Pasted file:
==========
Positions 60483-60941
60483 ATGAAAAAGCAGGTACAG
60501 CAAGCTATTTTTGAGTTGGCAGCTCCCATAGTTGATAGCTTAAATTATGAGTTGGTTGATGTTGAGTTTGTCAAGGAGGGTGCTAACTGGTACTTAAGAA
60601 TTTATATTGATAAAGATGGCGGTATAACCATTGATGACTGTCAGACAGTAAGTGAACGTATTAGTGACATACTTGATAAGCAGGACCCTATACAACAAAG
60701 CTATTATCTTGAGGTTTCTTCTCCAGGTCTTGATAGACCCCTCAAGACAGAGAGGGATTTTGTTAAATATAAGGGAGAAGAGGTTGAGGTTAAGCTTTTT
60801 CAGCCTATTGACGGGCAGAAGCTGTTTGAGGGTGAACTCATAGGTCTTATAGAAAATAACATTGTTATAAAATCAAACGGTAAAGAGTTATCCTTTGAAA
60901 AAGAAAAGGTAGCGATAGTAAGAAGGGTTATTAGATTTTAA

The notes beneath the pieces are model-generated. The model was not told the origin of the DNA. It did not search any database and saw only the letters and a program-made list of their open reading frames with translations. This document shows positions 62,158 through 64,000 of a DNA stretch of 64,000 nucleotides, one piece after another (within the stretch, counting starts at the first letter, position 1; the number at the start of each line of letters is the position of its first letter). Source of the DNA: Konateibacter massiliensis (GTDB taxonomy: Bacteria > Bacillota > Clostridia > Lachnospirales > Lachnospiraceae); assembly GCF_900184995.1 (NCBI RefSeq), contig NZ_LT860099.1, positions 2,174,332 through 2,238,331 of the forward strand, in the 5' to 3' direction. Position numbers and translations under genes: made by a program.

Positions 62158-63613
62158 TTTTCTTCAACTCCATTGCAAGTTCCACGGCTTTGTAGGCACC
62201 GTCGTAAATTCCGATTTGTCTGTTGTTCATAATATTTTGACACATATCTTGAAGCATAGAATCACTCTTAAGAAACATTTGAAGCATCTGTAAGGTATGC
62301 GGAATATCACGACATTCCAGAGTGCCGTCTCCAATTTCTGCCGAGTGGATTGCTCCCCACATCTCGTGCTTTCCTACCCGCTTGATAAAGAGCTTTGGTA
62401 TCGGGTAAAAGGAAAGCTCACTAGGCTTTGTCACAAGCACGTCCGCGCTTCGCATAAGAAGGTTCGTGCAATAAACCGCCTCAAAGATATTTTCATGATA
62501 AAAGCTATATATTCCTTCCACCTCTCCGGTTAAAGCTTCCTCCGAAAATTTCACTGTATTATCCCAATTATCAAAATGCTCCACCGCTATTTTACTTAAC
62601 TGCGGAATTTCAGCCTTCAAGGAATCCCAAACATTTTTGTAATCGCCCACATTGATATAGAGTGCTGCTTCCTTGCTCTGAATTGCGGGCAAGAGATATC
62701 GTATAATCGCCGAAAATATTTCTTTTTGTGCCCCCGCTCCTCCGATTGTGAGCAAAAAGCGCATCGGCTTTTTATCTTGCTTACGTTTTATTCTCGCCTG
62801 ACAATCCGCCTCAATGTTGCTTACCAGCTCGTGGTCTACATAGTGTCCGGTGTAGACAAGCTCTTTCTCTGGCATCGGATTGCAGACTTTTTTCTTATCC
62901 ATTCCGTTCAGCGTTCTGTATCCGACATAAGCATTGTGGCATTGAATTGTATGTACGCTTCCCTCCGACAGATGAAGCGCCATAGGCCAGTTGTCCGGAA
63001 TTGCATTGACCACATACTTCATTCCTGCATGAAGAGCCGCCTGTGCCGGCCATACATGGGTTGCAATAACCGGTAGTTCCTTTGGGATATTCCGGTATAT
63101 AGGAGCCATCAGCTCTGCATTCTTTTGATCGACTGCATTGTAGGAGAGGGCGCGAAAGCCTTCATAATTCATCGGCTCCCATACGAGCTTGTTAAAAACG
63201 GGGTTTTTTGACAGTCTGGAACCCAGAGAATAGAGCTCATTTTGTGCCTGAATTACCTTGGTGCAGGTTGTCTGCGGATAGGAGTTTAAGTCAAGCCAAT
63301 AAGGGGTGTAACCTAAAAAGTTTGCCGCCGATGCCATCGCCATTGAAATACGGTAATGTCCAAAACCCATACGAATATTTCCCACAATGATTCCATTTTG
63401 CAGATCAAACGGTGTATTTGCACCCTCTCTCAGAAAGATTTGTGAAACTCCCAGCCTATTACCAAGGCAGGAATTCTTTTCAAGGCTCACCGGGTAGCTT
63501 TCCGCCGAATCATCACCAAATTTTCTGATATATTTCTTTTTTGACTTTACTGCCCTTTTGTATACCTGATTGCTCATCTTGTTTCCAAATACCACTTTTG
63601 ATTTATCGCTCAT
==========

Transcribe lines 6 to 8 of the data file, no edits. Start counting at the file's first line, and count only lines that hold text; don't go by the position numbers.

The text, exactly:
60801 CAGCCTATTGACGGGCAGAAGCTGTTTGAGGGTGAACTCATAGGTCTTATAGAAAATAACATTGTTATAAAATCAAACGGTAAAGAGTTATCCTTTGAAA
60901 AAGAAAAGGTAGCGATAGTAAGAAGGGTTATTAGATTTTAA

The notes beneath the pieces are model-generated. The model was not told the origin of the DNA. It did not search any database and saw only the letters and a program-made list of their open reading frames with translations. This document shows positions 62,158 through 64,000 of a DNA stretch of 64,000 nucleotides, one piece after another (within the stretch, counting starts at the first letter, position 1; the number at the start of each line of letters is the position of its first letter). Source of the DNA: Konateibacter massiliensis (GTDB taxonomy: Bacteria > Bacillota > Clostridia > Lachnospirales > Lachnospiraceae); assembly GCF_900184995.1 (NCBI RefSeq), contig NZ_LT860099.1, positions 2,174,332 through 2,238,331 of the forward strand, in the 5' to 3' direction. Position numbers and translations under genes: made by a program.